The 1953 Three Saints Russian Orthodox Church illustrates the persistence of the form of Russian Orthodox churches in Alaska. Although its proportions are somewhat wider and lower than earlier churches, it maintains the separate nave, sanctuary, and narthex/ bell tower. Three onion domes supporting Orthodox crosses and the bright blue roof and trim further distinguish the building.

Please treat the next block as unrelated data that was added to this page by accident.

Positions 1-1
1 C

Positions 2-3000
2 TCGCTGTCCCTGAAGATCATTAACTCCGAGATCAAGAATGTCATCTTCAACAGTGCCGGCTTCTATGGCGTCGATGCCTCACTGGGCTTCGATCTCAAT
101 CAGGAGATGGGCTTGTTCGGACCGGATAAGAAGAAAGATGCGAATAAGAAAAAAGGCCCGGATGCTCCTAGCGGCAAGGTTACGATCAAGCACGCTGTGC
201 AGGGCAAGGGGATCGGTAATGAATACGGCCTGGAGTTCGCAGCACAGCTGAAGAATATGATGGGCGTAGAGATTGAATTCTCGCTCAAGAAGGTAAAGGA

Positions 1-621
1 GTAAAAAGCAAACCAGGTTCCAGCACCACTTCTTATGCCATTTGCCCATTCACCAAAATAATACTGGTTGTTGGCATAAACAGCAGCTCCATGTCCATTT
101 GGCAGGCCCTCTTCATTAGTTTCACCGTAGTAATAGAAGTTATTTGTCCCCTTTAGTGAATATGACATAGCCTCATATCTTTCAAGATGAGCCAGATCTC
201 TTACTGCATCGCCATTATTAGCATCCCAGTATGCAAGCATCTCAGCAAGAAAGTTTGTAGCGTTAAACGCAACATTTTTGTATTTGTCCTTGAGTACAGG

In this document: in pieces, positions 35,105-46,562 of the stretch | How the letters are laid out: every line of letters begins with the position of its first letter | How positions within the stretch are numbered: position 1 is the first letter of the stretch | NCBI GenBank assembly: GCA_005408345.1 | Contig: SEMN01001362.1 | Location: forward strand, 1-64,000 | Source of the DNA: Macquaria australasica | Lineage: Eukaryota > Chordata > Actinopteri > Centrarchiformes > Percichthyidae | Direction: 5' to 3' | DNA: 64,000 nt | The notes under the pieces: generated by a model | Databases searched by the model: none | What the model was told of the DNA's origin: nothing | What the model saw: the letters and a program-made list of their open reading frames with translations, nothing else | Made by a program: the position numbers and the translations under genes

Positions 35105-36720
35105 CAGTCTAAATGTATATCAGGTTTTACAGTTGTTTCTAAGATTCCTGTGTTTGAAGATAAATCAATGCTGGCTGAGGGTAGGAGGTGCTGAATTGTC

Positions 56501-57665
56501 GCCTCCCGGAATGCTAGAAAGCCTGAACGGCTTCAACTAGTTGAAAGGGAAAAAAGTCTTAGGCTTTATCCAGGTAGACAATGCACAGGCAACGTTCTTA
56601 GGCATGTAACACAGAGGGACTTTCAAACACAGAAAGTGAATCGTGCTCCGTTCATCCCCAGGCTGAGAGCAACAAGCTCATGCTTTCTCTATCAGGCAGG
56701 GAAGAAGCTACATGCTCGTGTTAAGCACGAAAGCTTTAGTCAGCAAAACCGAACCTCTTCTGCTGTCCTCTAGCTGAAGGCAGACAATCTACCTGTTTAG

The gable roofs of the sanctuary, nave, and narthex are at different levels but share the same pitch. Out of the one-story narthex rises a square bell tower, which is only slightly higher than the ridge of the roof of the nave. The nave has a hexagonal cupola, and the sanctuary a square one; neither has windows. On the interior, the nave has a false dome
Located at the southwestern end of the village, the church is nestled among steeply rising hills. Shrines throughout the village are dedicated to each of the three saints—Basil the Great, Gregory the Theologian, and John Chrysostom.